“Cottage pie! I love cottage pie! Say no more!” Rob McVey has no doubt what the dish of choice is tonight.
Rob is the singer in Longview, and is very impressed by the standard of catering at Nottingham’s Rock City. If The Vines are overpriced, under-nourishing fast food, easy to consume but ultimately unsatisfying, then Longview are cottage pie: wholesome, real and unmistakably English. There’s no bullshit going on with cottage pie.

Longview’s rise from Manchester obscurity has been rapid. Signed to East West Records after only four gigs, the band have just spent Christmas in Seattle recording their debut album with Rick Parashar, legendary producer of (amongst others) Pearl Jam, a fact which Rob still finds difficult to believe.

“It’s hilarious! We had the opportunity of working with an American producer, so we wrote down our five favourite producers, one of which was Rick. Then, and this we couldn’t believe, he actually wanted to do it!” So bewildered were the band, they took to carrying around a video camera to record their stateside experience, just to make sure it actually happened. As guitarist Doug relates, the staff of the local supermarket were suitably impressed by these young Englishmen “makin’ movies”, although this didn’t stop Rob’s soup buying frequency from being questioned, “as if it’s his fault that their soup is so good you have to have it everyday.”

Songs. Longview are all about songs. Well, girls and booze too, but mainly songs. Songs of honesty and strength, songs of hope and life. Songs like the religiously tinged epic “Further”, the debut single that will form the cornerstone of the album. “If people hear our music and get it, that’s all that matters. Why write music otherwise?” Once Rob has started on songs it becomes difficult to get a word in. He will unashamedly proclaim that “Take On Me” by A-Ha as a great song (It is– Ed) and says, “I can take a one-hit wonder and love it, I don’t wanna be snobbish about it. That’s a real weakness in musicians.”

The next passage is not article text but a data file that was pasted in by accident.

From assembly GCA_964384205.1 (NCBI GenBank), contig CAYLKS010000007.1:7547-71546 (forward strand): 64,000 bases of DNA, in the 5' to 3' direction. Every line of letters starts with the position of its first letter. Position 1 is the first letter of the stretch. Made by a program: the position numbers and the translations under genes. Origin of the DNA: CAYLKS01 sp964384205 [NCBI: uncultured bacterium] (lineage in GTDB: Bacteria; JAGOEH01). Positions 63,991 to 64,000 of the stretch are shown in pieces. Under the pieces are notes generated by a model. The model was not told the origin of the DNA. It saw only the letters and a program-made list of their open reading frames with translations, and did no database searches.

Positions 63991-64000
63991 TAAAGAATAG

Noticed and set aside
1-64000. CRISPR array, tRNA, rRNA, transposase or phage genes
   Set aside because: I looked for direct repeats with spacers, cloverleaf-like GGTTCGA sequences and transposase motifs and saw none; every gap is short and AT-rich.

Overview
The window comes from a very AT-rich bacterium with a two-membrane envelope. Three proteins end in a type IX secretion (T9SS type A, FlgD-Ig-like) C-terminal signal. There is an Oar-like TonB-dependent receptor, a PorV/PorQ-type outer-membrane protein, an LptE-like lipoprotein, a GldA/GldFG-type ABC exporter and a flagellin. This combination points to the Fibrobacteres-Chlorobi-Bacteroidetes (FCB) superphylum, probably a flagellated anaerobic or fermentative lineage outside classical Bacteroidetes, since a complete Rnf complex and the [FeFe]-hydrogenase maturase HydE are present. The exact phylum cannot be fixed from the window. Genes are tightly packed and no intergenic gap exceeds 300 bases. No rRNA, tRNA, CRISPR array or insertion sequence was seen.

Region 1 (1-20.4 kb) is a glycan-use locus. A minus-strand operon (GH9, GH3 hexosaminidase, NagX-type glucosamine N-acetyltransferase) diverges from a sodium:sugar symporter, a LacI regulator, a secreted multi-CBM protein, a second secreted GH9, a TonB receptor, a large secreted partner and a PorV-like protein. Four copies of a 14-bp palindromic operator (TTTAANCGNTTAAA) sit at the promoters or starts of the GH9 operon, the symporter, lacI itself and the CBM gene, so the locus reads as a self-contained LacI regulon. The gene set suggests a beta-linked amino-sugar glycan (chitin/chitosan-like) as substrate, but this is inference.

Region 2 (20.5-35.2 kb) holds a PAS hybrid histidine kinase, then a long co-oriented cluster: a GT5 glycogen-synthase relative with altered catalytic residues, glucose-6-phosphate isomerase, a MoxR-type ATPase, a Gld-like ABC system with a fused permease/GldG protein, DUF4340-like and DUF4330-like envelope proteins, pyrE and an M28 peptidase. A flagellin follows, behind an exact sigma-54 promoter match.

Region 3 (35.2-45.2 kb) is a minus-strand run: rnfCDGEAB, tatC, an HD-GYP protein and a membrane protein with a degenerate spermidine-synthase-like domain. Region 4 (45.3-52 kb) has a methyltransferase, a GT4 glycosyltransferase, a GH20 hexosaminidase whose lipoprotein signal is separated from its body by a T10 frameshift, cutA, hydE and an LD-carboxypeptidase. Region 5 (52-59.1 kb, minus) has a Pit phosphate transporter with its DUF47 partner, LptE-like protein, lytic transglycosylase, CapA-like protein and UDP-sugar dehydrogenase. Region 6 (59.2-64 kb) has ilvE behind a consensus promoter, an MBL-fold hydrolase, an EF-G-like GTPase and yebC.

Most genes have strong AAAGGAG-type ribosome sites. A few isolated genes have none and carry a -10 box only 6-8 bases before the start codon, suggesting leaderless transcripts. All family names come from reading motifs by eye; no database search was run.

Despite the fact that three of the four members of Longview have the requisite straggly long hair, they’re not really into the new rock revival. “Style bands! Shit! I want a band to come along and write something about my life. I mean, The Strokes have good songs, but I don’t know anything about New York – I don’t live there! I want an English band to come along, and, to quote some Smiths lyrics, say something about my life.”

For Rob, what’s important is emotion and atmosphere, and reaching as many people as possible: “Music is about how it makes you feel, and I don’t relate keeping it on a low level to how emotional your music is. If it’s just underground, then surely that’s a stylistic thing, and that would defeat my whole object of writing a song. All I’m trying to do, hopefully, is try and reflect a simple kind of emotion. To me, the more people you do that to, the better. A granny or a girl, a policeman or a fucking arsonist – whatever.”

Debatable customer base aside, Rob writes about what he knows, which coming from Manchester is a dank and grey England, “fucking drudgery man. But I love it! If it weren’t for that we wouldn’t have written any music. I love those cold, rainy November nights, when you wanna feel uplifted, feel some hope.” The Manchester scene, which seems to chiefly consist of bands like Elbow and Badly Drawn Boy sitting around drinking, has been an important part of Longview’s development, although Rob does admit that having such a large number of musicians in one city does cause some ego clashes. “There’s a Longview backlash started already! But I love that! I want to be fucking hated or loved – bring ’em on. The music’s what it is; it’s black and white. The middle ground of blurriness, nothingness, that’s the ultimate sin.”

So can we expect their album, out around May, to avoid this? The last word goes to Doug: “I’ve been thinking about sunflowers a lot lately and finding them inspirational whilst making such an optimistic record. You must have seen time-lapse photography of fields of sunflowers all watching the sun and moving in unison. That’s what it sounds like.”

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